ARTICLE: The Federal Arbitration Act: The Supreme Court's Erroneous Statutory Interpretation, Stare Decisis, and a Proposal for Change Skip over navigation
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Copyright (c) 2002 Alabama Law Review
Alabama Law Review

ARTICLE: The Federal Arbitration Act: The Supreme Court's Erroneous Statutory Interpretation, Stare Decisis, and a Proposal for Change

Spring, 2002

53 Ala. L. Rev. 789

Author

Larry J. Pittman *

Excerpt



I. Introduction

For the past thirty or more years, there has been a general movement in America supporting different types of alternative dispute resolution (ADR) processes. 1 Arbitration--the use of arbitrators to decide disputes--is one such process. 2 Arbitration differs from a jury trial in that arbitration uses an arbitrator (who frequently has expertise in the relevant subject matter) who will issue an award in favor of one of the parties after hearing abbreviated presentations from attorneys representing the parties. 3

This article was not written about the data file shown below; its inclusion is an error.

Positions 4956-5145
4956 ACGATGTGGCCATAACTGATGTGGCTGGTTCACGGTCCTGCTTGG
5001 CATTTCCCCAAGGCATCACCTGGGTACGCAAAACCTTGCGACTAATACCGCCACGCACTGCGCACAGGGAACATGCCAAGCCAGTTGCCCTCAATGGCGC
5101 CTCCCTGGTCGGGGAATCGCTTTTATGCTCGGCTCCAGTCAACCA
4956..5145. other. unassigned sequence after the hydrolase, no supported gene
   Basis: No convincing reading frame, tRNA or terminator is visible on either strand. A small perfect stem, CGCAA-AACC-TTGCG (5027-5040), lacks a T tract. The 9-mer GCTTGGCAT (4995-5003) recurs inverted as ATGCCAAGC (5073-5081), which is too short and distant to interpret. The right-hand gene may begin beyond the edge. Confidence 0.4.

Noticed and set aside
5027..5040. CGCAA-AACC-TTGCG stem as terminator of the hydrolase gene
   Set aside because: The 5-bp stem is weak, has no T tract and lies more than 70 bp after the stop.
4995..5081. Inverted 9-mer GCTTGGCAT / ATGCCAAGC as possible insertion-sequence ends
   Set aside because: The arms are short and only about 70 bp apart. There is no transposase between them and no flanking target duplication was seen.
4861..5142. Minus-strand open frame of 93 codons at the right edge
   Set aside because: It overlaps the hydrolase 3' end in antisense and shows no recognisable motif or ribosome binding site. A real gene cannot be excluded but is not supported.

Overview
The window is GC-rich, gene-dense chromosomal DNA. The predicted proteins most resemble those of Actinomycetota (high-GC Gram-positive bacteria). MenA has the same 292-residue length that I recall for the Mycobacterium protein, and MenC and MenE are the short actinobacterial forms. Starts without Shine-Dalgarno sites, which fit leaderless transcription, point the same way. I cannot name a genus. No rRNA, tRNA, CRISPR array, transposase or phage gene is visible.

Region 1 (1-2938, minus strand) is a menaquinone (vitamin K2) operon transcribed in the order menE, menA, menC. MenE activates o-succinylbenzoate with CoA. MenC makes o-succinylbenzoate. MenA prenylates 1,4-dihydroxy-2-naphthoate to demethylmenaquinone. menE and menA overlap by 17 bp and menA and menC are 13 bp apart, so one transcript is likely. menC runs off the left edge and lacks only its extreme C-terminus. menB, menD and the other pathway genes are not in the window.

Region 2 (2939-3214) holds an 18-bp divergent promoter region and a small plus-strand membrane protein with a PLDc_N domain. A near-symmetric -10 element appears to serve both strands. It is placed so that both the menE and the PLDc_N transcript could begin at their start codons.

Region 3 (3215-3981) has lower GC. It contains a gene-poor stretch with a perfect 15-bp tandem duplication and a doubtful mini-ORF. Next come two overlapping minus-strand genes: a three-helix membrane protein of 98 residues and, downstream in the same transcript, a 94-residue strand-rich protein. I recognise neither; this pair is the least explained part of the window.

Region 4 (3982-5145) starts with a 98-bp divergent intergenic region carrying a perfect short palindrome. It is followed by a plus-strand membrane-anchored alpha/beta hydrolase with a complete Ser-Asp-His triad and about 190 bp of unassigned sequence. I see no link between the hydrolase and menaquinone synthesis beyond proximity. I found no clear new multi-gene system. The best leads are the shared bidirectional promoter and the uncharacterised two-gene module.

Although the use of arbitration dates back many centuries--even to the glory days of Greek civilization 4--the use of arbitration in America has recently caused controversy, leading to a call for reform in the way that the system is used to resolve modern disputes. 5

More specifically, there has been, and currently is, a legitimate concern over the use of adhesion contracts that force consumers to accept arbitration to resolve future disputes, including personal injury claims as well as contractual claims, arising out of their purchases of consumer goods. 6 Frequently, one cannot purchase a car, apply for a credit card, open a checking or savings account in a bank, purchase stock on a major stock exchange, or take a cruise trip on a major cruise line without having to accept a non-negotiable contract that contains an arbitration clause mandating the arbitration of any and all disputes arising out of that contract. 7 Further, it is not unreasonable to expect that someday soon attorneys who work in ...
 
 
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